I got myself in trouble on a number of occasions with my old boss when I drew the obvious comparisons between the Geodata industry and the Music Industry, and how Geodata providers needed to move with the times..
It is therefore interesting to see that a least one music industry boss is recognising the mistakes of the past/present… to quote Edgar Bronfman of Warner Music..
“We used to fool ourselves…We used to think our content was perfect just exactly as it was. We expected our business would remain blissfully unaffected even as the world of interactivity, constant connection and file sharing was exploding. And of course we were wrong. How were we wrong? By standing still or moving at a glacial pace, we inadvertently went to war with consumers by denying them what they wanted and could otherwise find and as a result of course, consumers won.”
Remember this is not always about making information free, it is about making it accessible..
There is a lesson there for leadership of a number of .gov.uk organisations don’t you think ?
Written and submitted from Starbucks, Horseferry Road, using my three 3G modem.
22 replies on “Geodata suppliers – lessons from the music industry..”
It’s an interesting point you make and must be worth at least three mugs, as for the parking in central London near Google’s offices well you are talking real money there. How many master map tiles could you buy from OS for that kind of money? Not the entire data set of the UK that’s for sure, if you are in the private sector!
As for the second coming I see this much as an extension or evolution to existing GI methods and technologies and not as a replacement or for camps to develop into “a them and us situation”. Those that may be set in their ways are right to be concerned, the Paleo lot. How many of them have true map making skills and can make maps without the aid of a computer, or GPS or other electronic aids? Not that many these days. I welcome the new entrants into the GIS community, be they concerned with API or map data or the methods employed in GI systems, all have contributions to make for the good of GIS. I have little time for people who stick themselves like glue to the Paleo camp and are not open to new methods and technologies. I dont think a high-powered meeting at some location would be much use, but I do welcome an open debate via the web that is open to all and is rolling. My first introduction to GIS was 28 years ago and I could say my roots are in the Paleo camp, equally I started computer programming 20 years ago which could put me in the Neo camp.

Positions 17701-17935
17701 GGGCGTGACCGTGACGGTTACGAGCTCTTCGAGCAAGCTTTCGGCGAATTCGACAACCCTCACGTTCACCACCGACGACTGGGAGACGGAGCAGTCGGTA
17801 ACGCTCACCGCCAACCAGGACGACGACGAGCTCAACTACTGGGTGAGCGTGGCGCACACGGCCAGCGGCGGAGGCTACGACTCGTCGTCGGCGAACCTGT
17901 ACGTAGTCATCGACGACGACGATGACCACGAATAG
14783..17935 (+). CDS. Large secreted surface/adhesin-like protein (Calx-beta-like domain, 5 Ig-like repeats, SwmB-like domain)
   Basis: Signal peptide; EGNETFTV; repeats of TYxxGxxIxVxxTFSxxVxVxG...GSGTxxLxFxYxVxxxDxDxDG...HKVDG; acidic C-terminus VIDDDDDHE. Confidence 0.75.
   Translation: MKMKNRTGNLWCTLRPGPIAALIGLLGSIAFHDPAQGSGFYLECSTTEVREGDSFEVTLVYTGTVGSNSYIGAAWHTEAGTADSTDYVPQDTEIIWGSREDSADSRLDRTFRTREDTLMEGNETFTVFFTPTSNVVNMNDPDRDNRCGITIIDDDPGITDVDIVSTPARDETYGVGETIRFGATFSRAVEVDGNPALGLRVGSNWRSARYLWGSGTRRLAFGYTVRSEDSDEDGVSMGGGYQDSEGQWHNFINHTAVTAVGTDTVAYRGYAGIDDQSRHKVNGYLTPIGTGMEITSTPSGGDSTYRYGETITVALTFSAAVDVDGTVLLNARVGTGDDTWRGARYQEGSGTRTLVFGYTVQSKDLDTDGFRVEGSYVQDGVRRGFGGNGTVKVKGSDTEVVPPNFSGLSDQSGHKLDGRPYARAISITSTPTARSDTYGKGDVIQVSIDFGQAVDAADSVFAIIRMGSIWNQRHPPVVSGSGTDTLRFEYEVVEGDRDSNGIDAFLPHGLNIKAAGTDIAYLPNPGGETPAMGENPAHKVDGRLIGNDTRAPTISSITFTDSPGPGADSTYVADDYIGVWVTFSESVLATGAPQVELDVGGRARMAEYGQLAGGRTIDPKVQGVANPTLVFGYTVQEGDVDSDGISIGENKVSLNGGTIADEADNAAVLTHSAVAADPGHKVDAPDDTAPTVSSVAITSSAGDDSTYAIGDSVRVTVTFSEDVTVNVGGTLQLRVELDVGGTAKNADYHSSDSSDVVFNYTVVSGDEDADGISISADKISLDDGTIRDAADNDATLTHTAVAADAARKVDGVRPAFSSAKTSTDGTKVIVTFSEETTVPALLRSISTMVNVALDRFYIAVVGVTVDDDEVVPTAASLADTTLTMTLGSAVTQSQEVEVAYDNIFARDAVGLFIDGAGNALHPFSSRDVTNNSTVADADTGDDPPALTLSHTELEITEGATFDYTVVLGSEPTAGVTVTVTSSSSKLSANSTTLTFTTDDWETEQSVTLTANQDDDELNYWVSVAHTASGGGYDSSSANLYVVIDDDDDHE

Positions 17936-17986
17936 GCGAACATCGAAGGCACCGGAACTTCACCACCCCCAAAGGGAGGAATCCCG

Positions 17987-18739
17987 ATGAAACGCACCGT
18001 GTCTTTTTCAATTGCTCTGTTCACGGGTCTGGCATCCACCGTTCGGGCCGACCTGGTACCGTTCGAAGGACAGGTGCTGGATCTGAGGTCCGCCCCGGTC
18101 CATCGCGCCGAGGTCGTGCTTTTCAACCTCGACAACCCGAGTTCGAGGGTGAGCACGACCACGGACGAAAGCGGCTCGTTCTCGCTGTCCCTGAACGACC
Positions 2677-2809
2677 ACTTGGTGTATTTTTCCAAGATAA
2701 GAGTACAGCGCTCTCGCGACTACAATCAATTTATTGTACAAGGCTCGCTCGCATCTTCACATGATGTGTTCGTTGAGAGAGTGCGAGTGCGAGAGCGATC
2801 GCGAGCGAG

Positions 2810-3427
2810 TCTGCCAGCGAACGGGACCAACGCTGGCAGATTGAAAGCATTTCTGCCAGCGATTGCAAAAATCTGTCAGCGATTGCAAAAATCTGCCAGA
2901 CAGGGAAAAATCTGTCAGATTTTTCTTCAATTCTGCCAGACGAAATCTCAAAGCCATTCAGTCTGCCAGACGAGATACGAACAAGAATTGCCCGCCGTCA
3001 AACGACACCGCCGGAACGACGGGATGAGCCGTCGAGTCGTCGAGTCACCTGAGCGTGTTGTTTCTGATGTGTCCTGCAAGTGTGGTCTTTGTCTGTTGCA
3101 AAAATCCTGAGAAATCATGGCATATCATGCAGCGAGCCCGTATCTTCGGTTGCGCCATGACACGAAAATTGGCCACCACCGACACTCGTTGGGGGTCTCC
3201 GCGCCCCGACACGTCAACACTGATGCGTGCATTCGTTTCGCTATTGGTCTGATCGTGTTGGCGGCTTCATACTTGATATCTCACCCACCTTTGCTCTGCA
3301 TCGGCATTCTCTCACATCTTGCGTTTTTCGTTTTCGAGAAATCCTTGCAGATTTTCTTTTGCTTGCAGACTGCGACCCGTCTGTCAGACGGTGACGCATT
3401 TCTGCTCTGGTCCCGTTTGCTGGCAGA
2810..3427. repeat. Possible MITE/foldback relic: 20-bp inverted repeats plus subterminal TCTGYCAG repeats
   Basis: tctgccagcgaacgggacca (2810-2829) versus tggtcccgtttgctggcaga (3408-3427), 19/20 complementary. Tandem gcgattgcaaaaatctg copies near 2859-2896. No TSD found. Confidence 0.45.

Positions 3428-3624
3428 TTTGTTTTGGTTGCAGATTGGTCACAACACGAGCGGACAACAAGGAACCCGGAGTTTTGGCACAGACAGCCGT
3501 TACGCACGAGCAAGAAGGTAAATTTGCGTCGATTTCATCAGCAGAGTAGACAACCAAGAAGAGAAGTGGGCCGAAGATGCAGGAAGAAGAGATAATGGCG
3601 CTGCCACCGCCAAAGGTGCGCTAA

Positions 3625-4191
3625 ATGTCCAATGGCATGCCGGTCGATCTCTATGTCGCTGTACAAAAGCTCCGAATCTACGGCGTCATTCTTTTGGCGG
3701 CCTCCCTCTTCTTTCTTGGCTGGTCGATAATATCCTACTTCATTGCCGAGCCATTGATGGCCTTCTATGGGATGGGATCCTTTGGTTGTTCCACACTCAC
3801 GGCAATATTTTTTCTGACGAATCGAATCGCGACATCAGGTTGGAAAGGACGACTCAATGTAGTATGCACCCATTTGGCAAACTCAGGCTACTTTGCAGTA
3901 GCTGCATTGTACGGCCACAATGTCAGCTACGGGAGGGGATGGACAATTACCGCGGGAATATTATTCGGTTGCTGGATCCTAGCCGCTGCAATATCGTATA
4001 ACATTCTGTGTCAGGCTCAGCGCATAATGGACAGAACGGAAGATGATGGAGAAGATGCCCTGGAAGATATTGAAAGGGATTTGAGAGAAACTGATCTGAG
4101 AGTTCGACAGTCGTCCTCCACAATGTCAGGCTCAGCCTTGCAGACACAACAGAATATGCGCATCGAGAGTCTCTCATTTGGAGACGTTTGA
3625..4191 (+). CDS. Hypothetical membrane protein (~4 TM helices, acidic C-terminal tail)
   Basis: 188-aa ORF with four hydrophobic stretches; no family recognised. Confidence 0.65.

As we have seen in so many industries, GIS has had a positive impact and in a few exceptional cases a negative impact on society. What has stunted the growth of GIS in the UK is the cost of map data and some very inward looking people who should consider retirement. It makes me laugh that some of these old stick in the mud’s who believe if its not ESRI then its not worth having should think again. Well when it comes to the cartographic element of ESRI many including myself were producing maps using the exact same methods but manually, where accuracy and presentation were just as good as if they were produced today, the only difference is that it took a bit longer and a lot more skill and required a printing press. Even today with modern GIS systems I can still plot faster using manual methods than electronic methods. The only real advantages with modern GIS systems are that analysis storage and publishing are quicker, easier and more flexible.
A map that is not published is no good to man or beast, unless the cartographer wants it as a work of art to admire by himself or herself, so the publishing method is irrelevant as long as the map gets published to some audience. What counts for any map, be it paper or electronic is accuracy and readability the medium is largely irrelevant and will depend on the intended audience and use.
As for terms I have little time for them, they are mostly invented to somehow re-describe a technology or method that in most cases has already been invented. The core methods and skills of a true cartographer have not changed in a couple of hundred years. The only difference is that these methods have got an awful lot easier by using modern technology. Nothing wrong with that as I am not one of these people who puts on a white coat and makes everyone feel the person wearing it is important. My view is very simple the more people who use maps to explore the Earth in the pursuit of work or pleasure the better. After all finding your way is an awful lot less stressful than getting lost.
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